GW finds itself in the same troubled waters General Motors did 2 decades ago – Age of Sigmar is their roll of the dice.
Let me tell you a story…
Once upon a time, Cadillac ruled supreme. Founded over a century ago, it was the undisputed definition of automotive luxury in America for decades vanquishing would-be rivals easily. In it’s glory days it produced pure style on wheels like this:
Insert: yourself, your Ray-bans, and your hot date in a scarf
In 1978 it hit its all time best year with unit sales of 350,813. But it faced a troubled future. Attacked on all sides from changing industry trends, to soaring gas prices, to ever more aggressive competitors, to boring uninspired design, Cadillac was in trouble. By 1996 it’s unit sales had slumped to all time low 170,373 and it was producing cars that looked like this:
Not shown: Your grandparents
When Cadillac looked at their buyers they discovered to their dismay they were on the wrong side of time. Their customers were among the oldest demographic in the entire automotive industry. Worse still – they were only getting older -and literally dying off year by year. The brand had little appeal to the young customers who could become lifetime repeat buyers, but were instead buying Cadillac’s less stodgy competitor’s products. Something had to be done…
Thus did Cadillac for the first time in decades reboot their entire brand. They completely redesigned their fleet with a new edgy visual design, and began to aggressively go after younger customers who had previously avoided the brand. The brand reboot was highly controversial at the time and many wondered if the grand gamble would pay off, or kill Cadillac once and for all. Over a decade later, the brand is doing much better. It’s still not out of the woods, but today’s Cadillac has brought down the average age of its customers and makes cars that look like this:
That’s more like it…
Which brings us to Warhammer…
Once upon a time a tiny miniatures company in the UK named Games Something took a gamble and created the first miniatures focussed tabletop fantasy wargame. It was 1982, and they named it Warhammer. It really wasn’t much – three typewritten black and white pamphlets in a cardboard box and it was off the races.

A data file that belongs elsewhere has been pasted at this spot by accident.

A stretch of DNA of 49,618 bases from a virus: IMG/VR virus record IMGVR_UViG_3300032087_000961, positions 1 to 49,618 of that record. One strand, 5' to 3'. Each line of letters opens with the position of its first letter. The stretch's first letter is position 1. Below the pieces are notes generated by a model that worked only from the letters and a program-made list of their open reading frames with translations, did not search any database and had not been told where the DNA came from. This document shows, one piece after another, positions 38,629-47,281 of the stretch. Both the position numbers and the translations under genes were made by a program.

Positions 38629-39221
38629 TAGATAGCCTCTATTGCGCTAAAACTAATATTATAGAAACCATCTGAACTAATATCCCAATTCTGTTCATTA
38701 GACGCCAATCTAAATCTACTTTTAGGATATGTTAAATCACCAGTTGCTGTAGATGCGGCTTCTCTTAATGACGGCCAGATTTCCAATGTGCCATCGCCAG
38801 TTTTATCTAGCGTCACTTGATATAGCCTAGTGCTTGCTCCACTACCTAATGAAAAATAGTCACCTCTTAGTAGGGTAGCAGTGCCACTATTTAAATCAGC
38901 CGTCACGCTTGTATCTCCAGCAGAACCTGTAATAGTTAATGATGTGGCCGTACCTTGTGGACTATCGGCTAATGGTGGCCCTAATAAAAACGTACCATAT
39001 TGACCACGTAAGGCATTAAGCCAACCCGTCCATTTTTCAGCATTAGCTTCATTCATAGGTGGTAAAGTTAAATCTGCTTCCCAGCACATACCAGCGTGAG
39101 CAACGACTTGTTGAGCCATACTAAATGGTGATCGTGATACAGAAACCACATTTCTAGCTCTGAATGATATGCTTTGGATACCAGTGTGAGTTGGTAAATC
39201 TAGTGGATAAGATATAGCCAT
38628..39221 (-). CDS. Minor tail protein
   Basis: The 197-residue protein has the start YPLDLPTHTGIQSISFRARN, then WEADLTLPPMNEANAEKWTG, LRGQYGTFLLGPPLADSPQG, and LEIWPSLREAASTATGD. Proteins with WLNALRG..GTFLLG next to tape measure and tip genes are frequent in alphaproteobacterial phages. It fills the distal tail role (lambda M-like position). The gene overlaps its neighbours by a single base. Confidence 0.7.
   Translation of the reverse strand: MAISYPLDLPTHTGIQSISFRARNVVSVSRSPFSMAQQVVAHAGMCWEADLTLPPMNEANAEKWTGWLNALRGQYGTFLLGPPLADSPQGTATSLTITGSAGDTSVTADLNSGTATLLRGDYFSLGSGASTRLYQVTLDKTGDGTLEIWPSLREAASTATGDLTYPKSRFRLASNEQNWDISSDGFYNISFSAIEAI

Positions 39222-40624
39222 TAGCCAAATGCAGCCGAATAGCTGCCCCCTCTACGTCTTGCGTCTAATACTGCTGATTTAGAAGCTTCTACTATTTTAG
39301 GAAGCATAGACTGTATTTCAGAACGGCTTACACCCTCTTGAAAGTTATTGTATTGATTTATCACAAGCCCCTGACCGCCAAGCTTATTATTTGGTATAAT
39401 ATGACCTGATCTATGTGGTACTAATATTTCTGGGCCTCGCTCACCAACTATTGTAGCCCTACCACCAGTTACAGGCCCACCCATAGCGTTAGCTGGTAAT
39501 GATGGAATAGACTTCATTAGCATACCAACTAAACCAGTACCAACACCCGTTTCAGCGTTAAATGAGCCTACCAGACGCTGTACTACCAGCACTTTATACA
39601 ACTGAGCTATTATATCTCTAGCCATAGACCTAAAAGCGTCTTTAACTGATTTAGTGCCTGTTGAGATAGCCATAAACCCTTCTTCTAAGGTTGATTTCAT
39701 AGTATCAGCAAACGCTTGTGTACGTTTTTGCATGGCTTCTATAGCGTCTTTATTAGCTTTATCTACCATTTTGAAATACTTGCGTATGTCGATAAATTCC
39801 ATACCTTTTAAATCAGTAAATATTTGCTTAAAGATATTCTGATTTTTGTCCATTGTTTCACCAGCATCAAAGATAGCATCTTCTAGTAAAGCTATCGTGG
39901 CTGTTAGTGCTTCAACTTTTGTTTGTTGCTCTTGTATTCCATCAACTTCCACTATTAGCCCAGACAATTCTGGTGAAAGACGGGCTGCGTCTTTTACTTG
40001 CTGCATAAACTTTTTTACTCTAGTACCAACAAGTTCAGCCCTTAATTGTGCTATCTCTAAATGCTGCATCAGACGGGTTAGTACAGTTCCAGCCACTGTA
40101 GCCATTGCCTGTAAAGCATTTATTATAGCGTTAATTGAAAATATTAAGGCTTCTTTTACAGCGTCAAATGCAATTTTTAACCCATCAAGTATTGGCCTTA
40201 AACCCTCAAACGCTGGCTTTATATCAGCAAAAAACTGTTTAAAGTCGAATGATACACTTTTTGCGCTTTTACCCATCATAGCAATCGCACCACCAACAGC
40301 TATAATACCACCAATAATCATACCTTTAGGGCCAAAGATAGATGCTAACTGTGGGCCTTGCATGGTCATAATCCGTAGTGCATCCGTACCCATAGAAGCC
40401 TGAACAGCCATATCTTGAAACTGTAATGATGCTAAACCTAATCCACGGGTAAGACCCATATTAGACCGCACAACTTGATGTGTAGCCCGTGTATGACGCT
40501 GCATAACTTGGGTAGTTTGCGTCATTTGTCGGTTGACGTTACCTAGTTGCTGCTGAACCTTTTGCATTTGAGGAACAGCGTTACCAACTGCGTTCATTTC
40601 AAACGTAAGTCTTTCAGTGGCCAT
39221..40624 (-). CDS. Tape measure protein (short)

With no effective competition, (TSR had a chit-based mass battle system for D&D that they quickly abandoned), The little company grew into Games Workshop and established the proud and venerable 33 year old mega franchise that Warhammer has become. Different players will point to various editions that they consider the “high water mark” for Warhammer, but it was clear that over the last 10 years there was a serious problem. Sales began to slump year after year.
Many things have been tried. New fresh armies were introduced, armies with lower modelcounts were added (I’m looking at you Ogre Kingdoms), larger “prestige models” were added (looking at you Necrosphinx & brethren), the game got the Forge World treatment (bye-bye Warhammer-Forge). In the end nothing seemed to help. Many older WFB players would simply use their ancient armies edition after edition, with little to no new purchases, or rely on the secondary market to get new items. Stablemate Warhammer 40,000 – itself created as a sci-fi variant of Warhammer Fantasy had grown like a weed and was now in the driver’s seat of GW sales. Young new WFB players were dwindling by the year. Nottingham had to do something.
Enter Age of Sigmar.
Like it or not, it looks like GW, in the shoes of Cadillac is making a grand roll of the dice. They needed to do something radical to reboot the entire Warhammer franchise, and bring in a new generation of young players weaned on modern 21st century war/boardgames. First they spent 6 months saying goodbye to their old universe. Essentially tying off as many loose ends as they could in the End Times series to set up the grand reboot. We are seeing GW doing things shocking for their company culture. Light clean rules, FREE downloads, design mechanics lifted from some of the most popular competetors out there, and a seeming focus on the “fun-lighthearted” side of gaming – more in touch with things like Munchkin, or popular party board/cardgames (Apples to Apples or it’s adult themed Cards Against Humanity clone).
Age of Sigmar won’t be the cup of tea for many of the “wargaming is serious business” customers who may leave for greener pastures (Mantic, Warmachine & Warlord for example would be VERY happy to have them). But if it lives to see a handful of years under it’s belt and constant GW support it could bring in a giant wave of new young casual players (and EGADS, even more female players) and right Nottingham’s listing ship.
One thing is clear – 30 years on, no one can say that GW isn’t willing to really roll the dice.